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Good governance, from the start
Q: What should big business’s role be in promoting meaningful corporate social responsibility and good governance around the world?
When I was 16, I dropped out of school to start up a small magazine called Student. It was the height of the turbulent 1960s, and my friends and I wanted to give our generation a stronger voice. We didn’t stop there. Following the magazine’s success, we started a student advisory center where young people could get guidance on issues ranging from birth control to mental health. Looking back, it’s clear I’ve always felt that business—small or large—has the opportunity and the responsibility to do good in a community.
Abuses are common, both by corporations and in the public sphere. So many readers of this column send me questions about how to deal with corruption and demands for kickbacks as they try to launch small businesses in countries where such practices happen all the time.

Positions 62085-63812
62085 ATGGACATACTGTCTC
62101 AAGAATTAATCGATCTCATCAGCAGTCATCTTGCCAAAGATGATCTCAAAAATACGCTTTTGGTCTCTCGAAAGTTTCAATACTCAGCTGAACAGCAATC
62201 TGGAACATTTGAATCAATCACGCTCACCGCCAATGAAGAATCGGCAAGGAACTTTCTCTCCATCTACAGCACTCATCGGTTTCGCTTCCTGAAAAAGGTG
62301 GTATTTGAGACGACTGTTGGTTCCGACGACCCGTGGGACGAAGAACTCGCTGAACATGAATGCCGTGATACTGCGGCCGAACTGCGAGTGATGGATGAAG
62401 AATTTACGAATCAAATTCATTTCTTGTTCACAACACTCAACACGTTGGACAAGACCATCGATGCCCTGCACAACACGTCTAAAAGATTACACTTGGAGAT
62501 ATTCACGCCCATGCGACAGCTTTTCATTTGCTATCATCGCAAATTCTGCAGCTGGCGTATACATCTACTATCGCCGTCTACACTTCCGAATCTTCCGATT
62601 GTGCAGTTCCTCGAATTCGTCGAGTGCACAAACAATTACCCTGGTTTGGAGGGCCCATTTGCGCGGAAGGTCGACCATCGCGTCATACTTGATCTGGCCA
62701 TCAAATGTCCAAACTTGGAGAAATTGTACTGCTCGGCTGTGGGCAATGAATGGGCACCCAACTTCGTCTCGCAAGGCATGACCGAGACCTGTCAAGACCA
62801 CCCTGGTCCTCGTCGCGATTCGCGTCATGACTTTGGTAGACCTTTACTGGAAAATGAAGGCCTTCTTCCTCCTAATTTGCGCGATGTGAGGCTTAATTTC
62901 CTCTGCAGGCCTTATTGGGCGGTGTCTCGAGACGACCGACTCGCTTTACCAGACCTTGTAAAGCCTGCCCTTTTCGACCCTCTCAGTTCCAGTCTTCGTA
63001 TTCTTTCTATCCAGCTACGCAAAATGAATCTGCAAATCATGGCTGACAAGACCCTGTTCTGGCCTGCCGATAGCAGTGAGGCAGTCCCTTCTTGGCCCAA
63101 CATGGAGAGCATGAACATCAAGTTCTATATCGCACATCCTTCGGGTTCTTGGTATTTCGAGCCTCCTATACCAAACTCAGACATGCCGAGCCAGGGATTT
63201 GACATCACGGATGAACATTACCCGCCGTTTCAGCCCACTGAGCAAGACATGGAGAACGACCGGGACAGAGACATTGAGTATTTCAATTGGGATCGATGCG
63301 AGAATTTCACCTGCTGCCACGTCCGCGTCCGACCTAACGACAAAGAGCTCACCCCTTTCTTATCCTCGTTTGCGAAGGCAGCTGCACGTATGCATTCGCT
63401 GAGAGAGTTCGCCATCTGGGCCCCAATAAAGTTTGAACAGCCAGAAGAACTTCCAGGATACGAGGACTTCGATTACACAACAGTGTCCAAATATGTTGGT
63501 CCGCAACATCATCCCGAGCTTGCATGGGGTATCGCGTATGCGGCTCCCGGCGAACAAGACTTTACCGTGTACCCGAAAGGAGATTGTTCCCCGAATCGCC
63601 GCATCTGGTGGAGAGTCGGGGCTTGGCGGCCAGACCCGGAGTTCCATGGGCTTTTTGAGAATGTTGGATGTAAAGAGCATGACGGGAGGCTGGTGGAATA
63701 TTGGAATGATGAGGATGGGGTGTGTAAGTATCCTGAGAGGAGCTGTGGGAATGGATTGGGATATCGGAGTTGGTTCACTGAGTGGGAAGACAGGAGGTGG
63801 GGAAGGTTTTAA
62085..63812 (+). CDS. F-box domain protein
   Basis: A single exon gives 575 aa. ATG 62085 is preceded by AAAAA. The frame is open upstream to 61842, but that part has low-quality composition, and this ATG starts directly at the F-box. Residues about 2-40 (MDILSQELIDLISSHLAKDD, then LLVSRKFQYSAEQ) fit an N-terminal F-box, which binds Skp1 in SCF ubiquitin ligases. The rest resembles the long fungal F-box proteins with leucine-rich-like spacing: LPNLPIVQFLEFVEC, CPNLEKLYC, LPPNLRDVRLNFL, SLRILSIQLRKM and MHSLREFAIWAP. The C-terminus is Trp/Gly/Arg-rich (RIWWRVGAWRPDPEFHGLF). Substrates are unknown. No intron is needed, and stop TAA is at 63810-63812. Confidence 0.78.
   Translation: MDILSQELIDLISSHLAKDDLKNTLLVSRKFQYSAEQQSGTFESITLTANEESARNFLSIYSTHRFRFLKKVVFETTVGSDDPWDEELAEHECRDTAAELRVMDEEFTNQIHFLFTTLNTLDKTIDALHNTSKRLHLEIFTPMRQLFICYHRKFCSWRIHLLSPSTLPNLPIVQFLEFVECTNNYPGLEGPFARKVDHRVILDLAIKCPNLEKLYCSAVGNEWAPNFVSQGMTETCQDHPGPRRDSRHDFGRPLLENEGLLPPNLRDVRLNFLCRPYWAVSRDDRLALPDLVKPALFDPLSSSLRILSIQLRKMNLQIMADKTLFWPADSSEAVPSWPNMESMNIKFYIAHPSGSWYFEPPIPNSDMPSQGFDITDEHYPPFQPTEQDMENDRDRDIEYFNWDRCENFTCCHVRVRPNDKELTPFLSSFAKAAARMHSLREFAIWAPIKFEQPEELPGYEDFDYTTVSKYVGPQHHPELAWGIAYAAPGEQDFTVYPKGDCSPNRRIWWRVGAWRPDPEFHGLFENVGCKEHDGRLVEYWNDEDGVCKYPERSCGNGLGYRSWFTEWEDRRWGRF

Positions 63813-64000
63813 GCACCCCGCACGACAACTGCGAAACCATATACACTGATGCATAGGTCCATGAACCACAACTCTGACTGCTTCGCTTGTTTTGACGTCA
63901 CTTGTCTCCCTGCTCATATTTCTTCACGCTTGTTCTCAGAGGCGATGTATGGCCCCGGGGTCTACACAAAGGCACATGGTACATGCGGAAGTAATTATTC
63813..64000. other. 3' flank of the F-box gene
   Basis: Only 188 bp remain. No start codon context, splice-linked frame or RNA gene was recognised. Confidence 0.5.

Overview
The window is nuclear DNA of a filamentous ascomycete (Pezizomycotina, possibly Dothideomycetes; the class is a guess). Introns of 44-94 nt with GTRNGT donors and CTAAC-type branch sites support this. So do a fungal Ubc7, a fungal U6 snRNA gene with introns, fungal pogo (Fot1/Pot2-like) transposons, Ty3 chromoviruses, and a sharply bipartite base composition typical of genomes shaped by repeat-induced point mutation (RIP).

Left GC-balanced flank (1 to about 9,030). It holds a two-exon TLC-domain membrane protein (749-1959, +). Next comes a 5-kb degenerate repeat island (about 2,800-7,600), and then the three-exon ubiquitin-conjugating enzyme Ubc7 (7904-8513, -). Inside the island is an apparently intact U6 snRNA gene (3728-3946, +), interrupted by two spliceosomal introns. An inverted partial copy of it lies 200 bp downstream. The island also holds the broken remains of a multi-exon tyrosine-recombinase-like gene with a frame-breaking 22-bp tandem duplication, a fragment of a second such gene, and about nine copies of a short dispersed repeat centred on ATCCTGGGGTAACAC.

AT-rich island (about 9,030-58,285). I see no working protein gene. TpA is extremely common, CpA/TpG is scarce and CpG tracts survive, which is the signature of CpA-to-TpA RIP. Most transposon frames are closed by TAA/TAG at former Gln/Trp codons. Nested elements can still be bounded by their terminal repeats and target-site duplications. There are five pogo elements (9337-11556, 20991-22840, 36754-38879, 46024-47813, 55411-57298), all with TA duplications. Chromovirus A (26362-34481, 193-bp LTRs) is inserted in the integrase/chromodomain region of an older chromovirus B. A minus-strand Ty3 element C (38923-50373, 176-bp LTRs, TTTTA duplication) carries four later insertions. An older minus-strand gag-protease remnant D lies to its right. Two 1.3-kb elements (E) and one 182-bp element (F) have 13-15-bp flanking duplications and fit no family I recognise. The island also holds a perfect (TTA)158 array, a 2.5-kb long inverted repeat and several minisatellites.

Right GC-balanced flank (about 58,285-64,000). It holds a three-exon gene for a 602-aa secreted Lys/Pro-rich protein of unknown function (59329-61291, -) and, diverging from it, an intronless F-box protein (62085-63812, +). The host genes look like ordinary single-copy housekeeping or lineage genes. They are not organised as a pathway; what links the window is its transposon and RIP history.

Over more than four decades of doing business around the world, I have seen what happens when companies and corrupt officials conspire to serve their own selfish interests: They wreak havoc on our planet and its fragile ecosystems, destroy communities and perpetuate the cycle of poverty. As a result, many people distrust business and public institutions. And why wouldn’t they
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